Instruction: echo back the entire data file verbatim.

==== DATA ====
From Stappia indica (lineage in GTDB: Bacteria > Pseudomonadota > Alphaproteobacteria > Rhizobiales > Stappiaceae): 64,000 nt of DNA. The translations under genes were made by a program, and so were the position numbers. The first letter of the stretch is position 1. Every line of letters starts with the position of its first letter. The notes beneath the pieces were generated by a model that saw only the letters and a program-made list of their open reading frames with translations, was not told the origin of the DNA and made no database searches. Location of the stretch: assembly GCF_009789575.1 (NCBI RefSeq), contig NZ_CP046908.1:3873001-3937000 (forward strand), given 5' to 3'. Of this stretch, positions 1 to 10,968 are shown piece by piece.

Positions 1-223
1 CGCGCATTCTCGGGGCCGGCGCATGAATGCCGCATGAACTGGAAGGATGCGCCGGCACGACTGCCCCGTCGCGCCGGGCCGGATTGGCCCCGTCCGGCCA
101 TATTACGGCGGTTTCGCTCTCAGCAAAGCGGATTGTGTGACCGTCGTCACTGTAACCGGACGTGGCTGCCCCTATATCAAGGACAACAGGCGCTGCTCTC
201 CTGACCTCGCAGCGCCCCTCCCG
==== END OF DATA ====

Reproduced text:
From Stappia indica (lineage in GTDB: Bacteria > Pseudomonadota > Alphaproteobacteria > Rhizobiales > Stappiaceae): 64,000 nt of DNA. The translations under genes were made by a program, and so were the position numbers. The first letter of the stretch is position 1. Every line of letters starts with the position of its first letter. The notes beneath the pieces were generated by a model that saw only the letters and a program-made list of their open reading frames with translations, was not told the origin of the DNA and made no database searches. Location of the stretch: assembly GCF_009789575.1 (NCBI RefSeq), contig NZ_CP046908.1:3873001-3937000 (forward strand), given 5' to 3'. Of this stretch, positions 1 to 10,968 are shown piece by piece.

Positions 1-223
1 CGCGCATTCTCGGGGCCGGCGCATGAATGCCGCATGAACTGGAAGGATGCGCCGGCACGACTGCCCCGTCGCGCCGGGCCGGATTGGCCCCGTCCGGCCA
101 TATTACGGCGGTTTCGCTCTCAGCAAAGCGGATTGTGTGACCGTCGTCACTGTAACCGGACGTGGCTGCCCCTATATCAAGGACAACAGGCGCTGCTCTC
201 CTGACCTCGCAGCGCCCCTCCCG